Happy writing!

Irene Toh
Editor
Fall 2022

PDF Release of A Change of World Spring 2022 Edition

I am pleased to announce the release of the Spring 2022 Issue.

The poets with work in the A Change of World Volume 1 edition are:

Dmitry Blizniuk
Paul Brooke
Jeff Burt
Joe Cottonwood
CS Crowe
Mary Anna Scenga Kruch
Ron. Lavalette
Joan Mazza
Karla Linn Merrifield
Peter Mladinic
Misky
Larry Oakner
Frederick Pollack
Emalisa Rose
Timothy Resau
Rikki Santer
Emil Sinclair
Ivor Steven
Debi Swim

You may download a copy of the PDF release here.

A Change of World Spring 2022 Issue 20

Irene Toh
Editor
Spring 2022 Edition

Hammer of History, by Joe Cottonwood

Hammer of History
by Joe Cottonwood

Let it be known
you of future century
finding this note dropped in wall cavity
of this cabin built by miner 49er
who never struck it rich —

Let it be known that
while remodeling this cabin,
my hammer slipped from sweaty fingers
to fall beyond reach
within walls from a century plus half
being of tight grain heart redwood
milled from trees of millennial age —

Let it be known
when my spirit has flown,
when walls finally fall
you of future century
who find that hammer, this note,
it’s my old Stiletto framer
with handle worn to the fit of my grip,
never struck gold
now yours to hold.

Joe Cottonwood has repaired hundreds of houses to support his writing habit in the Santa Cruz Mountains of California. His latest book of poetry is Random Saints.

The Turning Wheel, by CS Crowe

The Turning Wheel
by CS Crowe

I found a tire abandoned in the woods,
And I wondered how this was possible:
Who would carry a twenty pound tire
Off the road and into the ditch,
Out of the ditch and up the hill,
Up the hill and into the woods,
And every step of the way, sweating,
Spitting, cursing, never stopping.

I have found so many tires
Abandoned in the woods these days;
They increase in number until I cannot
Count them without cutting off my fingers.

When a daddy tire and a mommy tire
Love each other very much,
You are born, little tire in the woods,
Doomed to fade in the sun’s harsh light,
But never to die, only to grow older
With each passing day, like an oak tree
That has never known the ax or drought.
There are no such trees left anymore.

I find nothing but tires in the woods these days,
Until all the world is rubber and glass and steel.
The blue-less sky waiting
To be carried off the road and into the ditch.

CS Crowe is a storyteller from the Southeastern United States with a love of nature and a passion for writing. He believes stories and poems are about getting there, not being there, and he enjoys those tales that take their time getting to the point.

Night Attack, by Frederick Pollack

Night Attack
by Frederick Pollack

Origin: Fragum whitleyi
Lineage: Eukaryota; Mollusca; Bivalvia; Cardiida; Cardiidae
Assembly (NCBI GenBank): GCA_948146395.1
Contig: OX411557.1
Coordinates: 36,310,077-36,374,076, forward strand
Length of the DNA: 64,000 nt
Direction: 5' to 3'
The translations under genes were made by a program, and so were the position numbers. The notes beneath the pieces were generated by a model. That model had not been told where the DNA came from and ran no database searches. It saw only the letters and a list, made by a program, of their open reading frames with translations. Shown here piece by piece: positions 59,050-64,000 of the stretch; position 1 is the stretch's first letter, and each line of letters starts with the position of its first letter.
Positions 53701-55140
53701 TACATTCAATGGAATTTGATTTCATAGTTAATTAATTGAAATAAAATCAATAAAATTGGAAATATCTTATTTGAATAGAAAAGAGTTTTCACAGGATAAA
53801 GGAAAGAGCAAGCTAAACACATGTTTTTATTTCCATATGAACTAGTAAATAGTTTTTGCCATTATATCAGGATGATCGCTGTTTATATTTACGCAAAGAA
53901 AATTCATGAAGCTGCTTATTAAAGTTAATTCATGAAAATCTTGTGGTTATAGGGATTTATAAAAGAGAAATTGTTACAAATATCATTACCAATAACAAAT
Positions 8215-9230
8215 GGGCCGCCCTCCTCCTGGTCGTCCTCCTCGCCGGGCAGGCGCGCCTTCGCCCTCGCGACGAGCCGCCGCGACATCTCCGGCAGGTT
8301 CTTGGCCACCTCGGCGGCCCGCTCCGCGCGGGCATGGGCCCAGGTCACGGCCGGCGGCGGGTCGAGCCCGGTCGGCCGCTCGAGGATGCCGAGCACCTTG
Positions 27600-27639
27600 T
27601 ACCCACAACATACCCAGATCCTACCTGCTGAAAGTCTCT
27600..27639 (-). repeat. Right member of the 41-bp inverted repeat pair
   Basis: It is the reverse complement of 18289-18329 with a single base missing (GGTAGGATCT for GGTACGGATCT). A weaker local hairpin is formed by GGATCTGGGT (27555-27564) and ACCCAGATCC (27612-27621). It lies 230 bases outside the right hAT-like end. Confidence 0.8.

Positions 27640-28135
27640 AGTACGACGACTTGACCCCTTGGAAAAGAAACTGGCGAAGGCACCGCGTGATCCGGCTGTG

We had cut the wire.
Advanced in loose order
across that landscape for which there are
no more adjectives. Rain had smoothed
the contours of shellholes and further liberated
bone from sodden uniforms and flesh.
Despite the endless unseen pitfalls, night
appeared not quite itself, or day,
but a third thing, bright in an unhelpful way.
Machine-guns, snipers, searchlights, flares
held off, as if a god
had sealed their eyes and mouths;
in the silence, we heard each other think.
In that silence, our thoughts made too much noise.
Promotion, a blighty, letters to or from,
dry cigarettes, erotic views so distant
they might have enticed another species,
and someone’s picture of a whole world bad
as our small part of it …
As if we were officers, we tried to
bring order to our thoughts, to make
them march more smartly than we ever had.

As the strange light increased
and we, in our perpetual crouch,
still stumbled on, the realm we crossed,
grew somehow smoother, simplified,
and birds, the sparrows of our homeland, hopped.
Among them one, in no way distinguished,
said to the rest, Let’s fly –
one final vast formation, singing
as beautifully as we alone perceive.
But shells and bullets shred the air,
the others objected. Better turn worm or lizard.
Brothers, those things can’t threaten us,
the first bird said. We do not hunger
for life like these dead stinking creatures;
we belong to sky alone.
And the small birds stood amazed,
for none had ever spoken to them thus.

Author of two book-length narrative poems, The Adventure and Happiness, both Story Line Press; the former to be reissued 2022 by Red Hen Press. Two collections of shorter poems, A Poverty of Words, (Prolific Press, 2015) and Landscape with Mutant (Smokestack Books, UK, 2018). Frederick Pollack has appeared in Salmagundi, Poetry Salzburg Review, The Fish Anthology (Ireland), Magma (UK), Bateau, Fulcrum, Chiron Review, Chicago Quarterly Review, etc. Online, poems have appeared in Big Bridge, Hamilton Stone Review, BlazeVox, The New Hampshire Review, Mudlark, Rat’s Ass Review, Faircloth Review, Triggerfish, etc.

What’s Left on the Plate, by Rikki Santer

What’s Left on the Plate
by Rikki Santer

We are low watt bulbs dangling and disordered
            discounting the skies with our hungry tycoons
who lust after zero gravity through their gift-wrapped
            launches that trail space junk behind them.

We are oceans of soup-like swirls filled with plastic
            flotsam or glaciers that can’t hold on any longer.
We remain captivated by atlas of backyard, existential lives
            of creatures wide-eyed in rain forests and savannas.

We are stuck in our orbital lanes whining on TikTok
            or cable TV, reasoning through conspiratorial barks
and huddled head-to-head below cornices of appetite and pride.
            We burrow into the faint history of reading, the squall
of internet, so many magnets for our attention, dangerous
            nonsense we don’t know what we’re tracking, our